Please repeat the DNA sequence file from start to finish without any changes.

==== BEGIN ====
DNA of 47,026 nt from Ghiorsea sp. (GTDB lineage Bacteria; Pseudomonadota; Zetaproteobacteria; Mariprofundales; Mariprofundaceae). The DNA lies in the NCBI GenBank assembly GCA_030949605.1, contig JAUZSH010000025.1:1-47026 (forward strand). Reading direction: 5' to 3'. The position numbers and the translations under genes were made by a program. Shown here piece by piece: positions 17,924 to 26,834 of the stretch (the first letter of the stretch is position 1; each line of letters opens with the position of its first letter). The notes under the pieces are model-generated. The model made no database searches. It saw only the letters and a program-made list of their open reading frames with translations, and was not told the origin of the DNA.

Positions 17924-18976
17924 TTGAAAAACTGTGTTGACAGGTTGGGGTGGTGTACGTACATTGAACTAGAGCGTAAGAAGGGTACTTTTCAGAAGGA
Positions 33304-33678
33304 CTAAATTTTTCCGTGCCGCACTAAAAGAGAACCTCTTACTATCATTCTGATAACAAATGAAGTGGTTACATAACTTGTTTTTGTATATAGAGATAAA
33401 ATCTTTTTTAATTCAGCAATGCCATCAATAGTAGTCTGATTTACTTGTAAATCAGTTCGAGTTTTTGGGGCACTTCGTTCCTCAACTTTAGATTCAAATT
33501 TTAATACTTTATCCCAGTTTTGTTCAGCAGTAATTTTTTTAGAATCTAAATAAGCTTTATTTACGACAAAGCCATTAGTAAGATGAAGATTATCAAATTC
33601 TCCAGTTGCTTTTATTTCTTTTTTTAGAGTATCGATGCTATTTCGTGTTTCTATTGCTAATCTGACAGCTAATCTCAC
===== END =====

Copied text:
DNA of 47,026 nt from Ghiorsea sp. (GTDB lineage Bacteria; Pseudomonadota; Zetaproteobacteria; Mariprofundales; Mariprofundaceae). The DNA lies in the NCBI GenBank assembly GCA_030949605.1, contig JAUZSH010000025.1:1-47026 (forward strand). Reading direction: 5' to 3'. The position numbers and the translations under genes were made by a program. Shown here piece by piece: positions 17,924 to 26,834 of the stretch (the first letter of the stretch is position 1; each line of letters opens with the position of its first letter). The notes under the pieces are model-generated. The model made no database searches. It saw only the letters and a program-made list of their open reading frames with translations, and was not told the origin of the DNA.

Positions 17924-18976
17924 TTGAAAAACTGTGTTGACAGGTTGGGGTGGTGTACGTACATTGAACTAGAGCGTAAGAAGGGTACTTTTCAGAAGGA
Positions 33304-33678
33304 CTAAATTTTTCCGTGCCGCACTAAAAGAGAACCTCTTACTATCATTCTGATAACAAATGAAGTGGTTACATAACTTGTTTTTGTATATAGAGATAAA
33401 ATCTTTTTTAATTCAGCAATGCCATCAATAGTAGTCTGATTTACTTGTAAATCAGTTCGAGTTTTTGGGGCACTTCGTTCCTCAACTTTAGATTCAAATT
33501 TTAATACTTTATCCCAGTTTTGTTCAGCAGTAATTTTTTTAGAATCTAAATAAGCTTTATTTACGACAAAGCCATTAGTAAGATGAAGATTATCAAATTC
33601 TCCAGTTGCTTTTATTTCTTTTTTTAGAGTATCGATGCTATTTCGTGTTTCTATTGCTAATCTGACAGCTAATCTCAC